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Germany

Germany

Gas may aid German move to renewables

GERMANY: As the German government prepares to push through an extension to nuclear power plant operating times by eight to 14 years, a recent report may persuade members of parliament that natural gas could be a better interim solution in the move to renewable electricity.

Gas storage. A ready-made structure for renewables produced methane (pic: Getty)
Gas storage. A ready-made structure for renewables produced methane (pic: Getty)

Gas is a lower-carbon fuel than coal and, unlike nuclear power, is relatively risk-free, says a German Wuppertal Institute for Climate, Environment and Energy report. The report, commissioned by environmental organisation Greenpeace, draws on work by the Fraunhofer Institute for Wind Energy and Energy Systems Technology regarding integrating renewable energies into the national energy system.

The Fraunhofer experts are exploring use of power-to-gas systems, where surplus wind power can drive electrolysis systems to produce hydrogen from water, then convert the hydrogen to methane, the main constituent of natural gas. The existing natural gas pipeline, storage and gas-fired power stations could provide the infrastructure for renewables-produced methane to secure electricity supply when the wind is not blowing.

Energy store

Existing gas stores in Germany have a capacity of 200TWh of thermal energy, which could theoretically be used to generate about 100TWh of electricity or two months' worth of national electricity consumption, says the Fraunhofer team. The stores would have to continue their other functions, including holding reserves in the summer months for gas heating in the winter, but their potential for electricity generation could still be substantial.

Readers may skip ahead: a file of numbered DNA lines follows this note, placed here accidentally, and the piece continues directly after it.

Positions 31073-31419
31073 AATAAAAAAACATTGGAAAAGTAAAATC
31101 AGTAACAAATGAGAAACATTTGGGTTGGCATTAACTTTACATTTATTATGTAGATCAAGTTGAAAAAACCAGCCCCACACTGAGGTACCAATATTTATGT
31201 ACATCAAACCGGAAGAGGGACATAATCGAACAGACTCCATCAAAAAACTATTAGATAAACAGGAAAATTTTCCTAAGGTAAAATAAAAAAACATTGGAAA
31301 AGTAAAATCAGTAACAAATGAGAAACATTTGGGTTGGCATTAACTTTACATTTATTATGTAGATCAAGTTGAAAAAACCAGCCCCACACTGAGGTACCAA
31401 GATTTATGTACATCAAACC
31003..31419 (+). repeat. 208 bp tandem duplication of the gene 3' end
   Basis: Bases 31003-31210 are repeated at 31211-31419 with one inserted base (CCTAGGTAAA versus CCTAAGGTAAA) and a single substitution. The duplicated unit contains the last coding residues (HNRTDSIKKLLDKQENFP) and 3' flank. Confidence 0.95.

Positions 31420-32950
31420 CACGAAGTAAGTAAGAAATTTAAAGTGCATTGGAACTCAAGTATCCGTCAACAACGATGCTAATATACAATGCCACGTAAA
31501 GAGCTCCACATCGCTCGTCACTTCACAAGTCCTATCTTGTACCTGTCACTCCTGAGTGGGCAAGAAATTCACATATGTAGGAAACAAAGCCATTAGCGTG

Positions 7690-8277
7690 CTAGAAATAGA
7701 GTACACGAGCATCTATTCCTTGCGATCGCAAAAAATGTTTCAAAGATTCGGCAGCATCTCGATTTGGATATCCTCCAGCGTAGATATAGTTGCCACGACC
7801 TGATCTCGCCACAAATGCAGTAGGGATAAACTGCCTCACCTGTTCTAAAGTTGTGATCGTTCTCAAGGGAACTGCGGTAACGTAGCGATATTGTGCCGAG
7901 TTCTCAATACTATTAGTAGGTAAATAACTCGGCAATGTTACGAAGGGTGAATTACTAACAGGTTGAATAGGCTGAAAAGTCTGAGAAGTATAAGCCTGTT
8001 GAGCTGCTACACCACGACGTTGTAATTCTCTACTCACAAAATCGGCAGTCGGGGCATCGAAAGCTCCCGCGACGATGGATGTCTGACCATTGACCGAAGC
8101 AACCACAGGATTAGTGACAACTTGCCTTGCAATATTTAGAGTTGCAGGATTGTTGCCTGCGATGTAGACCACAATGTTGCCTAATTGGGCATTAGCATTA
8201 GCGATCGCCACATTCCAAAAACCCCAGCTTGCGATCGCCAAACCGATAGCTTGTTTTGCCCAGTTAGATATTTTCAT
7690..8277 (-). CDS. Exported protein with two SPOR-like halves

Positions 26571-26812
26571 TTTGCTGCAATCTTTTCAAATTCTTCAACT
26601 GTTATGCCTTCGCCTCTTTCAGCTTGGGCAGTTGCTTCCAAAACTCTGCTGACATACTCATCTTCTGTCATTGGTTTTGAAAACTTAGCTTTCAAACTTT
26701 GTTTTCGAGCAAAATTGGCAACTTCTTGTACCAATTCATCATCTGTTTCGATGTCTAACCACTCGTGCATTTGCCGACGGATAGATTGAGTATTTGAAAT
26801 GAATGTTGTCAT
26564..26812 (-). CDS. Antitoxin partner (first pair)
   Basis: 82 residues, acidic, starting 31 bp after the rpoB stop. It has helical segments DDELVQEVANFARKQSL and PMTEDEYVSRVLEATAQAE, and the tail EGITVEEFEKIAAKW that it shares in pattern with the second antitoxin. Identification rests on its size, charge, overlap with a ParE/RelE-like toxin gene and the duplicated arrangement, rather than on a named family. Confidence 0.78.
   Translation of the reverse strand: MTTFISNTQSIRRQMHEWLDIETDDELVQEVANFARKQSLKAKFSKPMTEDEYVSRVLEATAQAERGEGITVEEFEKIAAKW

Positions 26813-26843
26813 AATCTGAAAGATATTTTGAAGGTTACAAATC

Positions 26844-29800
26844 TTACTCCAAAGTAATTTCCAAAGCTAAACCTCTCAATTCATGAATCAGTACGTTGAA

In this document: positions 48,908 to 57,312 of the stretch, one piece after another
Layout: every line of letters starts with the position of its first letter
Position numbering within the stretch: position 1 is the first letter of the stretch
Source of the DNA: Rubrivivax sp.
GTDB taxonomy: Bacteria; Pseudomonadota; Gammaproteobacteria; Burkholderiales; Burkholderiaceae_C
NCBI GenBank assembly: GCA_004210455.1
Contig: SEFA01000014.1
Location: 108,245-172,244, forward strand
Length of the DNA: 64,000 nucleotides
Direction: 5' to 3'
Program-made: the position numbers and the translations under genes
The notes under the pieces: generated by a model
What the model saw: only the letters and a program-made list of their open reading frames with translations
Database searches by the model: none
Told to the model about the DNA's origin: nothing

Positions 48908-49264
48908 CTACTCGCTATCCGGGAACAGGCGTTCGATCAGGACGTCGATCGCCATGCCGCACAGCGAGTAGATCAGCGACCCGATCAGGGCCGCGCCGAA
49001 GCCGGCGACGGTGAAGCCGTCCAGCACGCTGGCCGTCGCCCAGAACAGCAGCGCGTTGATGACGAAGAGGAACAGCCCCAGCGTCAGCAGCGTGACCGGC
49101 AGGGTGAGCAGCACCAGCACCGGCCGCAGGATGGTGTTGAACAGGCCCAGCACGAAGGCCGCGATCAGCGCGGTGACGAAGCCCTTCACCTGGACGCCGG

In comparison, hydro-pumped storage systems and battery systems have a storage capacity of just 0.07TWh, which would cover electricity consumption for only a few hours. Even the battery storage that would be made available if around 45 million cars in Germany were replaced with electric vehicles would only amount to about 0.45TWh, enough to cover demand for about six hours.

While the Fraunhofer experts admit that work is at an early stage and that renewables power-to-gas storage systems would only be about 36% efficient, the report points out that, if longer-term storage facilities are not built, curtailment of output to prevent excess renewables electricity on the grid would also result in a loss. But the power-to-gas system is nearly three times more expensive than the current average price of natural gas imported into Germany. Electrolysis and methanisation units would require investment of about EUR1,000-2,000/kW. Surplus renewables electricity purchased for EUR0.02-0.04/kWh could be transformed into methane at an estimated cost of about EUR0.08/kWh heat content, while imports of natural gas cost around EUR0.03/kWh.

The Wuppertal Institute stresses that it is too soon for a reliable estimate of advantages and disadvantages of the power-to-gas concept.

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